How do you drive innovation capacity in an organization? What are the interventions, risks, and pitfalls?
During the Information and Knowledge Strategy (IKNS) program residency at Columbia University, a panel of speakers representing Nike, World Bank, Wells Fargo, Educational Testing Service, Valora Technologies, and Thomson Reuters convened to answer these questions. Illana Raia, IKNS guest faculty member and former Knowledge Counsel for Skadden, Arps, served as moderator.
1. Set Your Mark
As Carlos Gámez of Thomson Reuters explained, determining how your company plans to measure innovation involves several steps:
First, “you need an innovation strategy – a hypothesis that answers how encouraging and funding certain activities could accelerate business results.”
Next, you need real metrics to validate your hypothesis, project by project. “[Metrics] help you learn and place more follow-on bets…you are buying options with this new information,” said Gámez.
Panelists concurred that it’s not enough to measure the return on investment without having a sort of rubric for evaluating successful/unsuccessful experiments, disruptive/incremental impacts on the industry, and disruptive/incremental impacts on an organization.
“The bottom line is this: it ultimately has to be what the market wants,” said Nathan Bricklin of Wells Fargo.
2. Have an Innovation Mindset
World Bank’s Kelly Widelska and Nike consultant Julie Langford agreed, noted that numerous innovation roles – whether agitator, coach, evangelist, or project manager – require a mindset of thinking outside the box. Certainly, we can nudge, train, and encourage employees to push boundaries and seek creative solutions, but most panelists argued also for an infusion of talent uninhibited by company tradition, functional norms, or industry norms. An innovative culture begins with hiring. “Look for candidates with deep curiosity,” urged Kelli Carlson of Wells Fargo. “To create the right environment, we need lots of that.”
3. Build an Ecology of Risk Tolerance
Once you have established parameters for how you will measure innovation, the next step is inviting a wide swath of creative thinkers and risk takers within your community and placing what Gámez called “bets” on them. Panelists shared their strategies for this:
Applaud publicly those who take risk.
Simultaneously create a safe environment in which to fail.
Extract the wisdom hidden in those failures and broadcast that.
Wells Fargo’s Kelli Carlson advised to “fail fast” but “feel the pain” in order to glean insight from experience. “Failure is the foundation of learning and a far better teacher than success,” added former ETS Chief Learning Officer T.J. Elliott, paraphrasing Bill Gates.
Panelists agreed that what we shouldn’t do is to isolate failures as deviant, and not part of the innovation process. They stressed the importance of seeing the whole picture rather than focusing on a single failure.
4. Bridge and Cross-Pollinate
Innovation often comes from bridging ideas from one domain or application to the next. “Collaborate across your corporate cultures even when it seems impossible,” stated World Bank’s Kelly Widelska, “We have academics co-design with investment bankers.”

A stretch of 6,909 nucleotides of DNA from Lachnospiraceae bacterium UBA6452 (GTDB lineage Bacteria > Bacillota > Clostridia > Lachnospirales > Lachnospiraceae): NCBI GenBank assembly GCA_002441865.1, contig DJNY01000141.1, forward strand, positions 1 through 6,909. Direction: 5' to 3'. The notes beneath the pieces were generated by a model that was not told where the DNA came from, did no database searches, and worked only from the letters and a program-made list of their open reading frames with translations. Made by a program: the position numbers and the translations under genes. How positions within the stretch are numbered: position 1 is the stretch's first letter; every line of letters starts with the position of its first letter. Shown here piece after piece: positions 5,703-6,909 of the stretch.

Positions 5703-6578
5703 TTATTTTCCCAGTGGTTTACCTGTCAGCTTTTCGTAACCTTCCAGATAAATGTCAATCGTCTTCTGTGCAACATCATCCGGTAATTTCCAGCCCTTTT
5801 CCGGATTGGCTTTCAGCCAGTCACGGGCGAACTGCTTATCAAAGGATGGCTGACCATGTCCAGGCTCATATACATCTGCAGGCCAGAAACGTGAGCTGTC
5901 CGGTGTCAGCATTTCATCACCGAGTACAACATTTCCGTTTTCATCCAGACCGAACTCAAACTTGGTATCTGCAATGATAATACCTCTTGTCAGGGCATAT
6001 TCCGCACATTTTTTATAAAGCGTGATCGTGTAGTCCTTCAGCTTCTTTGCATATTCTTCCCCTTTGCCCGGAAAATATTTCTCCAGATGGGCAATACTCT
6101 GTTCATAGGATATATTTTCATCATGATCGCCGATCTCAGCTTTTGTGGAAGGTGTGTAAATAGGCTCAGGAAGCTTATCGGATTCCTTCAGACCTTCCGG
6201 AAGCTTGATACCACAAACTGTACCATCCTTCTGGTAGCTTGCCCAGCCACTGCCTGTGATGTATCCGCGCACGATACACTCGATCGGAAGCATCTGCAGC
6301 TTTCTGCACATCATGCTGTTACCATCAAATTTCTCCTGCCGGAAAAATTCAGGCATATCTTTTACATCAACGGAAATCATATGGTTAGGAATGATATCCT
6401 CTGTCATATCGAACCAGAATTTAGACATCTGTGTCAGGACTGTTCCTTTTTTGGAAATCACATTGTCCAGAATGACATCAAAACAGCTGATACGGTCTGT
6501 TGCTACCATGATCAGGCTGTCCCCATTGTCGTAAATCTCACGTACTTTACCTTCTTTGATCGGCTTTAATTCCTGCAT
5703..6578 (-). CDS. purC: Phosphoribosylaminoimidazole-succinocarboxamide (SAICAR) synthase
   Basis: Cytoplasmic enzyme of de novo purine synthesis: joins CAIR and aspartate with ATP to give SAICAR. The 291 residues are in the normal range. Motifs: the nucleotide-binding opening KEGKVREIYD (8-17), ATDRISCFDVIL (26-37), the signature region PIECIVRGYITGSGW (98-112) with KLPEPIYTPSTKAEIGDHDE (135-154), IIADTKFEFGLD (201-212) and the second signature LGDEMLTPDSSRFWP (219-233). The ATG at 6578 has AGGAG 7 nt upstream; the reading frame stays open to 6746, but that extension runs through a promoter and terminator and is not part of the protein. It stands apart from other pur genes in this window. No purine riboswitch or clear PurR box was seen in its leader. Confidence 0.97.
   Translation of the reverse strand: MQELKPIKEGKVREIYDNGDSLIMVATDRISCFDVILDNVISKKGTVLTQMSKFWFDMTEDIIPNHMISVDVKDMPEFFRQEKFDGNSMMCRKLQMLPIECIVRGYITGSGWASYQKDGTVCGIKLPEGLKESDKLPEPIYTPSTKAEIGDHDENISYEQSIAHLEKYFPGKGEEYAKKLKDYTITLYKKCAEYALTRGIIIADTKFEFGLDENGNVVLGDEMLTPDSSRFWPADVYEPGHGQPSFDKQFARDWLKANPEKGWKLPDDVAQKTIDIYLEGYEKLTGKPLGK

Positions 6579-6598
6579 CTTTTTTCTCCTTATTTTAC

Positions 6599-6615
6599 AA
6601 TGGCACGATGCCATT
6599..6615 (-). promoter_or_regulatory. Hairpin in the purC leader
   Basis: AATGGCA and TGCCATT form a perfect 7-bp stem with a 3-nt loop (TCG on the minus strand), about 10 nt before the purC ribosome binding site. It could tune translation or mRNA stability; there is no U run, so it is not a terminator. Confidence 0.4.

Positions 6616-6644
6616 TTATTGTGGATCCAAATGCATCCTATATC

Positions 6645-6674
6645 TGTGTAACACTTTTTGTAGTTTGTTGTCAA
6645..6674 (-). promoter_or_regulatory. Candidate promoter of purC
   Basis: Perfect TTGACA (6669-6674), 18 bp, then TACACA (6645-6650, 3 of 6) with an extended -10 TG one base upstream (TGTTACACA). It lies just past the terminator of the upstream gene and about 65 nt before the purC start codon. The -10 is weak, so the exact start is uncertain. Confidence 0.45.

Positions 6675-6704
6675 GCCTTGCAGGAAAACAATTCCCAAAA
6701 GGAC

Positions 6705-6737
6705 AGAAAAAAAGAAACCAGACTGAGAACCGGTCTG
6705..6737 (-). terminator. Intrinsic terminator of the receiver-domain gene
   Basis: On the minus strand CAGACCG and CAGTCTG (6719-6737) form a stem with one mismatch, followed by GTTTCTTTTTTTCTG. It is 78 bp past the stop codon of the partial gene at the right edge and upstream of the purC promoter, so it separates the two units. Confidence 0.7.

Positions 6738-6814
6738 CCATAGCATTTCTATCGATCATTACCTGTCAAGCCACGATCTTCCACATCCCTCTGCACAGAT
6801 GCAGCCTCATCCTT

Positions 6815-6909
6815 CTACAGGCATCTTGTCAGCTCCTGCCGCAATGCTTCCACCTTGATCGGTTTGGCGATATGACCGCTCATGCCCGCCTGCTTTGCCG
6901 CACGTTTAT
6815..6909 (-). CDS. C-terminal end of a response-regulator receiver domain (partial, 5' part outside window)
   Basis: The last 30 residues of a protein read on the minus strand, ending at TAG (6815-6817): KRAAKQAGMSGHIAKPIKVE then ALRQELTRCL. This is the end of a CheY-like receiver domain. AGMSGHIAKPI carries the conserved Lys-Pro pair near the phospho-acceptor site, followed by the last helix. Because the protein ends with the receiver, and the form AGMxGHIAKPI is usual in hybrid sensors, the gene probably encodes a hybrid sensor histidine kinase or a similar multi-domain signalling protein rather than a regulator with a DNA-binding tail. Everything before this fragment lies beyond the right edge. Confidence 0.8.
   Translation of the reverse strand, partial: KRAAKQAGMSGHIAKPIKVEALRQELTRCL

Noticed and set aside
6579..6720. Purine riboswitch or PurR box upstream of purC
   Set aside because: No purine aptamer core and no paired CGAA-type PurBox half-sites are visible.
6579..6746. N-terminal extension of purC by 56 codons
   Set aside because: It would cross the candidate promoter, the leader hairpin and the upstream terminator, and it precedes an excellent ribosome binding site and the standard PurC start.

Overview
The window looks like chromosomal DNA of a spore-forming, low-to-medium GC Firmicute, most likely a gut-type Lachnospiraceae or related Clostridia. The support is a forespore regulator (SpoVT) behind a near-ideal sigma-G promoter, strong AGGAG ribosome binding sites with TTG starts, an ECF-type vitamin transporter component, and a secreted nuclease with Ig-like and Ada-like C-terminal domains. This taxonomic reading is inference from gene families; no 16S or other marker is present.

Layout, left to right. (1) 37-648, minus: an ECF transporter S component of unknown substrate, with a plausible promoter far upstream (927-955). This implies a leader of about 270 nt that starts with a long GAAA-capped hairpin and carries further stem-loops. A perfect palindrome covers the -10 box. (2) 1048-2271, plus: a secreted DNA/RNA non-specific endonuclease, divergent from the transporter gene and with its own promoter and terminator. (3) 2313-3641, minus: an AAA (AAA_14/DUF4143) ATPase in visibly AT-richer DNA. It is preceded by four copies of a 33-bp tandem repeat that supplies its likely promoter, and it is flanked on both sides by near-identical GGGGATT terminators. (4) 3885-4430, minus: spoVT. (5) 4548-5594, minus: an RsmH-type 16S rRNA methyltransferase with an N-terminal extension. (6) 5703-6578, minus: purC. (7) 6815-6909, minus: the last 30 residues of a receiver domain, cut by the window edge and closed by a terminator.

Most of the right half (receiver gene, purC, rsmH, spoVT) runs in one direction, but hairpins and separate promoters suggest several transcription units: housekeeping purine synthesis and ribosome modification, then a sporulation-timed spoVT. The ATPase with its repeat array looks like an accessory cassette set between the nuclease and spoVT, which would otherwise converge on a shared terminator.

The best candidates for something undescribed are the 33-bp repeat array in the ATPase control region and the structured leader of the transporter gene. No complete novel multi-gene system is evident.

“Multiple functions need to collaborate,” agreed Wells Fargo’s Kelli Carlson, “to get the ideas that can survive in the wild.” How different organizations achieve this depends largely on corporate culture. Striving for an “empathy culture” — being open-minded even when it feels risky — was a common goal.
“Agitators get attention,” warned Wells Fargo’s Nathan Bricklin, noting that creative input should be sought from all members of a team. He added that, as a manager, you also need to be able to hear those reticent to speak. “You have to be multispeed, fast and slow.” Not all innovations will come in blaze of galloping horses. Some will come slowly, such as in the gnawing realization that a meeting went badly.
5. Do the Unexpected
From bite-sized daily innovation texts to full-scale accelerator programs, the panelists shared how they engage their communities in thoughtful and provocative ways, including gamification, hackathons, product design contests, and innovation jams.
Kelli Carlson described her “daily innovation texts” about the innovation process and high-profile innovations in the industry. She and Nathan Bricklin also described the “Appy Hour,” a monthly (alcohol-free) gathering among the Wells Fargo Innovation Group where “we choose anywhere from 3 to 5 apps, identify their applicability to our group, and then demo them for an hour.”
6. Respect the Past – It Could be Your Future
Finally, panelists urged respectful examination of the past. “Don’t lose the tacit knowledge and experience that made you successful in the first place,” admonished ETS’ T.J. Elliott. He pointed out that balancing innovation with the necessary “operating and maintaining” of a company is a subtle distinction for new innovation leaders. The panelists offered some valuable final tips on how to achieve that balance:
Be systematic about what you know.
Try, fail, learn, and repeat.
Revisit and respect prior attempts (whether you call them failures or not), instead of creating new solutions out of whole cloth.
Valora’s Sandy Serkes pointed out that sometimes reviewing the past can be innovative in itself. “We use different circuits in our brain when we consider something in a new light.”